Authorization rules use a constrained variation of the Common Expression Language (CEL) to flexibly describe the relationships between request attributes values that permit access to the relevant data. For more information on CEL, see Common Expression Language.
Consent resources can contain multiple consent policies that could represent a positive response to consent questions presented to a user. Consent policies could also be used to represent entire consent forms or organizational and administrative decisions.
The following diagram shows how policies are represented in the Consent Management API:
This diagram shows how to construct simple consent policies using resource and request attributes. More complex policies can be constructed by combining two or more policies.
The Consent Management API stores the following types of consent records:
- Consent artifacts: store the documents that were accepted or signed by the user. These records can contain PDFs or images of the screens shown to the user during the consent process. They can also be used to store signatures, timestamps, and other important information that document the consent process.
- Consent resources: describe the consent that was given by the user in terms of the configured consent attributes. The Consent Management API evaluates these records to determine whether data is consented for a use case. Consent resources contain the granted consent and the consent status. These records can also be linked to the corresponding consent artifacts.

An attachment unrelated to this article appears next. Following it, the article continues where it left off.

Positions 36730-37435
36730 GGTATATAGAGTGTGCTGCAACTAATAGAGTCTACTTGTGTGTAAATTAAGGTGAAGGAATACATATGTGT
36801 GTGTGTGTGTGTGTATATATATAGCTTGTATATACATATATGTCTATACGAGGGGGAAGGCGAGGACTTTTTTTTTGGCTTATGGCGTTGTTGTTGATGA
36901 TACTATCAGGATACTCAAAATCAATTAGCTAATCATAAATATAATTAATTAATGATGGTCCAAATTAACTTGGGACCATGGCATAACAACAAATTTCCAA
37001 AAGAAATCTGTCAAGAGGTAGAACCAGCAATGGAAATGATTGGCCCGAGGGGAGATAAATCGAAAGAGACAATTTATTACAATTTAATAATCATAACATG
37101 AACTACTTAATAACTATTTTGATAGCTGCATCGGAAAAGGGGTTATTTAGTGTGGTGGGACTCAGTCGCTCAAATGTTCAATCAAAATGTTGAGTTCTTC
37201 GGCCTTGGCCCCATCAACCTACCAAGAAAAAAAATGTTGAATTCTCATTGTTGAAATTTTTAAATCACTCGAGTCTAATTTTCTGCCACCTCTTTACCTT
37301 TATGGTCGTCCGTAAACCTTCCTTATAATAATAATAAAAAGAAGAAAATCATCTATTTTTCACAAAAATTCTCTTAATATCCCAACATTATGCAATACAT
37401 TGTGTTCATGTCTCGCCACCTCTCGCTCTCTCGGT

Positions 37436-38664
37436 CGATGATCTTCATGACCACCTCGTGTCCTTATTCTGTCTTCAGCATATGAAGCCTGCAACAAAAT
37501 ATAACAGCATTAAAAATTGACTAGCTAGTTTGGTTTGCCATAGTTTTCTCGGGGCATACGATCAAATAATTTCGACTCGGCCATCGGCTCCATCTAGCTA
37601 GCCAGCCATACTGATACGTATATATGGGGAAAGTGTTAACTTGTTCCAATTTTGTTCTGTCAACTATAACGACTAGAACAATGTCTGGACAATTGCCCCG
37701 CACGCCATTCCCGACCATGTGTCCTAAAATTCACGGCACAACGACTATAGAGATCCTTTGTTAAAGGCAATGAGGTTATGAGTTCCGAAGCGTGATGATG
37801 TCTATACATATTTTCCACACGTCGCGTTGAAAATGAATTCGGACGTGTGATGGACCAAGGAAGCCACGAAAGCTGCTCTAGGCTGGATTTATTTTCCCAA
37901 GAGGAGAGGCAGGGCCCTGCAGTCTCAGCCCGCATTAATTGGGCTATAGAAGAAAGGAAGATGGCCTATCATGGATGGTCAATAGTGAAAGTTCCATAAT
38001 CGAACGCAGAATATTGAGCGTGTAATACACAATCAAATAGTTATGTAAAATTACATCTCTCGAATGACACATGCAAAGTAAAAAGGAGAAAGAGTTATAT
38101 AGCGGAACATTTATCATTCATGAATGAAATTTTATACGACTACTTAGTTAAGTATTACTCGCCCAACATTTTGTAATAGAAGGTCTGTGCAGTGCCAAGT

For more information on consent records, see Creating and updating user consents.
The Consent Management API can manage data stored in your own schemas on Google Cloud, on-premises, or with another cloud provider as long as the data can be described using a string. The Consent Management API uses user data mappings to track the managed data without that data needing to be stored within the service itself.
Each user data mapping contains a data ID, a user ID, and a set of resource attribute values. The data ID is a string that uniquely identifies the data represented by the user data mapping. The user ID is an opaque identifier that links that data to a user. The resource attribute values describe the characteristics of the data using a vocabulary defined by the attribute definition resources.
The following are common storage locations for consent-managed data:
- FHIR stores
- Cloud Storage
For more information on creating user data mappings, see Registering user data.
Access determination requests are made by applications that need to know if the proposed use is permitted to access a specific data element, all data elements associated with a user, or whole data stores. The Consent Management API determines if a request is permitted by evaluating whether or not there is a valid consent that grants permission for the specified data and proposed use. The Consent Management API performs this evaluation as follows:
- The Consent Management API receives an access determination request with request attribute values for the proposed use and either a target resource or a range of target resources described by user IDs or resource attribute values.
- If a range of target resources is specified, the Consent Management API determines the resources that match the range. For example, if you define a range of resource attribute values, all resources within this range are used in the access determination request.
- Consents for all matched resources are identified.
- The proposed use is evaluated against the authorization rules of the relevant consents.
- If any of the authorization rules permit this combination of request attribute values, a positive access determination is returned for each resource evaluated.
By default, access determination is only made on active consents. Consents in the draft state can be included in the access determination by specifying them directly in the access determination request. Consents that are expired, revoked, or in the rejected state are ignored in all access determination requests.
For more information on making access determination requests, see Making access determinations.